Justices and Their Personal Trials

When a Denver student asked Justice Sonia Sotomayor on Thursday about the “biggest sacrifice” Sotomayor had made to move ahead professionally, the justice paused and told her audience in the university auditorium (and on C-SPAN) she was about to say something “more personal than you may want” to hear. I thought about how – as was  widely reported during her 2009 nomination — Sotomayor had divorced young, then broken off an engagement in her 40s, and remained single now in her 50s. She had spoken bluntly early in her career about the toll work took on her romantic life, telling one interviewer: “A man who calls you three times and all three times you answer, ‘I’ve got to work late’ … after the third time, he begins thinking ‘Gee, maybe she’s not interested.’”

But last week the justice answered a question about personal sacrifice by talking about her elderly mother, Celina, who was hospitalized recently. The sacrifice, Sotomayor said was in “taking this job when I know that I am on the tail end of my mother’s life.” Sotomayor said she regretted work demands did not let her be with her mother right now.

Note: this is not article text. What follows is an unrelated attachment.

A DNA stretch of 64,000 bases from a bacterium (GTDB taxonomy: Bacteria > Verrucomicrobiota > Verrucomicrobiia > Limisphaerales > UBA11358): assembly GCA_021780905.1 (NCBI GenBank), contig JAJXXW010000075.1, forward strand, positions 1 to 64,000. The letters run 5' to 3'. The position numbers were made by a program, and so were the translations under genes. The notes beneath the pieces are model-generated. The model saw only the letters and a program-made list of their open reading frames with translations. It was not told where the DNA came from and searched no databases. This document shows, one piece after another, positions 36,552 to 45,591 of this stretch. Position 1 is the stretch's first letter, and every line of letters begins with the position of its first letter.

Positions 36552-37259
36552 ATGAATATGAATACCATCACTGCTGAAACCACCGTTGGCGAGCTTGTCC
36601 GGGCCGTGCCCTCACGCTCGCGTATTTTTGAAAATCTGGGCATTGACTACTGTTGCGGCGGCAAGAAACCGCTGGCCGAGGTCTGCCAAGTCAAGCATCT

Celina plainly has been the single most influential person in the justice’s life. When President Obama nominated Sotomayor to the Court in May 2009, she declared of the woman who had worked six days a week as a nurse to support the family, “I have often said that I am all I am because of her, and that I am only half the woman she is.” (Sotomayor’s father died when she was nine years old.)

Justices, typically appointed in their 50s, often come into office with elderly or deceased parents. Elena Kagan’s parents died even before her confirmation to solicitor general in March 2009. Justice Antonin Scalia’s parents died several months before he was nominated to the Court in June 1986. (They passed away within days of each other during the previous Christmas season.) “It took some of the sweetness out of it,” Scalia told me about his parents’ missing his nomination.

When the late Chief Justice William Rehnquist lost his mother (in 1988, when she was in her 90s), he answered condolences from colleagues by observing that no matter how old one is, a parent’s death takes a heavy toll. Rehnquist’s mother was the driver in that family. Sotomayor’s mother represents even more.